suffering expression

October 27, 2010 § 1 Comment

Some times I guess things are just not meant to be said. I spent the past 5 days and several thousand kip writing a new post -a post that was helping me deal with everything.

But, something out there doesn’t want me to express myself. I couldn’t even log into my blog yesterday. And when I finally could, I found my draft only half there.

And now, since the first piece of writing 5 days ago, something so much bigger has taken over, and I feel I will never be able to express it -ever. But perhaps I will try.



useful items in the bathroom of a Lao internet cafe

October 12, 2010 § 1 Comment

Once you leave the toilet room (yes,  a room with ONLY a toilet, no paper, no bum gun) you enter the room with the shower and the basin.

Of course, only the most useful items can be found inside:

Compact Foundation


A pen

Who would be so silly to put soap and a towel in a room whose sole purpose is to wash your hands and your body?


I am currently sitting, looking a little forlorn, with a bunch of other Falang in an internet cafe. We are all glued to our screens. Outside, it is is raining. Pakse doesn’t seem to leave any one feeling impressed. All look irritated and on the verge of cursing this town, and its miserable weather.

I have enjoyed my short stay, but don’t feel I could stay any longer…. My favourite experiences have been speaking (the tinnny amount of Lao I know) with the locals, who seem rather perplexed with my pronunciation and simply say: “Vientiane, bo?”




October 12, 2010 § Leave a comment

Impressions of Pakse (down in the south of Lao)….

There seems to be a ridiculous amount of:

Cake Shops

Hair Dressers

Pregnant women




Am I in the party capital of the world or what!

October 2, 2010 § Leave a comment

inner revolutionary

October 2, 2010 § Leave a comment

I want to feed my inner revolutionary.

He/she has been dorment for quite some time, and I demand an awakening! I will feed this being with tales of suffering, so it may rise once again with indignation and demand justice. So it may once again take action. Be a part of something greater.

Together, we will cross the seas to foreign shores, where we will learn a new language and speak with passion. Our heart will beat faster, fuelled by rich red blood, alive with the spirit of change.

We will learn also to be humble, and take solace in the arms of love. Suffering will fuel our compassion. Compassion will fuel our action. Action will fuel change.

Together, my inner revolutionary and I will revolutionise this very being, this flesh, bone and blood.

“We must struggle every day so that this love for humanity become a reality.”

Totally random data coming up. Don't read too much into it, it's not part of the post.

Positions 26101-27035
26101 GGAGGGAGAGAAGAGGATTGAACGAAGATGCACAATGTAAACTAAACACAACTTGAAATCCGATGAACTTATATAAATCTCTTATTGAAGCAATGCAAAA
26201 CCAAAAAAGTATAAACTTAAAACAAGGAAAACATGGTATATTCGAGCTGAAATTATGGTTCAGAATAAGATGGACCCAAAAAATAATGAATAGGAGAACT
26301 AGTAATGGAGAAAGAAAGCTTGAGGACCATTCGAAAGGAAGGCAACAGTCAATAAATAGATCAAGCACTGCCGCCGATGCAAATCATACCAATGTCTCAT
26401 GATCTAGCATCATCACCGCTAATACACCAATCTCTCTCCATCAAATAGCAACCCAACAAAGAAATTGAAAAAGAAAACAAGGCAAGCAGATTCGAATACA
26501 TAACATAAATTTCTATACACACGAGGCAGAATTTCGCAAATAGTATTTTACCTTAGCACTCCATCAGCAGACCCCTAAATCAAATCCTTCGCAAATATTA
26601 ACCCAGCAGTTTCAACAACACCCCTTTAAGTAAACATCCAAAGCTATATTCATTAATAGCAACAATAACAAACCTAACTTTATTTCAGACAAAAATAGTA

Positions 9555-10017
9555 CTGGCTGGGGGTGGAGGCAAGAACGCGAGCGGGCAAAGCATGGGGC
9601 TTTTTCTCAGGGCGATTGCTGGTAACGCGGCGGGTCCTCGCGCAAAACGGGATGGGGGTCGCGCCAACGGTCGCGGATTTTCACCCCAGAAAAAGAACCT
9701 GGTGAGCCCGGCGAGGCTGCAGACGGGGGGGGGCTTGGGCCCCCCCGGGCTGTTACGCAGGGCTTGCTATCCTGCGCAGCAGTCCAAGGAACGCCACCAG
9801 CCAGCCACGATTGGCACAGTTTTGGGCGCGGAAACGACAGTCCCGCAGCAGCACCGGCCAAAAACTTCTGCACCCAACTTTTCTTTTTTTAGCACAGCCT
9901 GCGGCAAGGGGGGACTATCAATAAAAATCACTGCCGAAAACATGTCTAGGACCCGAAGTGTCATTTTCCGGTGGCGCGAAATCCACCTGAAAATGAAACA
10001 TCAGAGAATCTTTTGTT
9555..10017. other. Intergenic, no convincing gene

Ernersto Che Guevara

the worst place on earth: recette principale des postes. + a note about lunch.

October 1, 2010 § 1 Comment

My hatred of the ‘Recette Principale des Postes,’ (Vientiane Post Office) has been slowly increasing since my first visit 2 months ago, to the point where I now loath and detest receiving parcels from loved ones from abroad. This is clearly a reflection of how awful a place it is, as almost everybody on earth enjoys receiving packages via the post. Especially in this current age of technology in which the most meaningful thing you can receive is a Facebook message or SMS. Snail mail has become both nostalgic and exciting.

I seem to be the only person to have developed these feelings of hatred. Others seem to have positive encounters, telling me the service they receive is efficient and that they experience no obstacles when they do business there.

I am clearly doing something wrong.

The first mistake (and I am aware of this one) is that I always go after 12pm. This is the worst time to do any kind of business in this country. As soon as the day switches to PM, you are hard pressed to find any person eager to serve or assist you. This is because of lunch. Something I only mildly hate. In fact, I don’t hate lunch at all, quite the opposite, I adore lunch (like any good Greek girl should), I simply do not like the effect lunch has on the citizens of Vientiane. So because I too enjoy lunch, my hatred can only be mild.

The effects lunch has on public servants is remarkable. How any work is done afterwards is a miracle. It is as if everybody has a siesta, but because they can’t officially go home and sleep (come on, it’s a Communist country) they simply sleep with their eyes open. The result is a zombie-like person, eyes open, but no brain activity to speak of.